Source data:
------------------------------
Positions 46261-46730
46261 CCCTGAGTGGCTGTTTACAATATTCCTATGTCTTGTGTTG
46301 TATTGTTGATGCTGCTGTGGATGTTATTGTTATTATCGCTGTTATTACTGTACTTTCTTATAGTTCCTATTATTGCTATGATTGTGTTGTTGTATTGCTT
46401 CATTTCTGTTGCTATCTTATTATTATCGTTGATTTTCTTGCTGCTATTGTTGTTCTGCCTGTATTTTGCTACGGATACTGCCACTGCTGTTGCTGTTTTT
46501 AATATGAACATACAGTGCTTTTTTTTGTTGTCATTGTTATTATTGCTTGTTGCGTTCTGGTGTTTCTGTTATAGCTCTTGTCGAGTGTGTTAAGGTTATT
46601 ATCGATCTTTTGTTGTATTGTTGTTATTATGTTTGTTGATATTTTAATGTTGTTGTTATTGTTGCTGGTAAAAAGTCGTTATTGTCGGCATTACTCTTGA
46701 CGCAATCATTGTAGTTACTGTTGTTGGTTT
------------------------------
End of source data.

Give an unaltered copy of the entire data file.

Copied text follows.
Positions 46261-46730
46261 CCCTGAGTGGCTGTTTACAATATTCCTATGTCTTGTGTTG
46301 TATTGTTGATGCTGCTGTGGATGTTATTGTTATTATCGCTGTTATTACTGTACTTTCTTATAGTTCCTATTATTGCTATGATTGTGTTGTTGTATTGCTT
46401 CATTTCTGTTGCTATCTTATTATTATCGTTGATTTTCTTGCTGCTATTGTTGTTCTGCCTGTATTTTGCTACGGATACTGCCACTGCTGTTGCTGTTTTT
46501 AATATGAACATACAGTGCTTTTTTTTGTTGTCATTGTTATTATTGCTTGTTGCGTTCTGGTGTTTCTGTTATAGCTCTTGTCGAGTGTGTTAAGGTTATT
46601 ATCGATCTTTTGTTGTATTGTTGTTATTATGTTTGTTGATATTTTAATGTTGTTGTTATTGTTGCTGGTAAAAAGTCGTTATTGTCGGCATTACTCTTGA
46701 CGCAATCATTGTAGTTACTGTTGTTGGTTT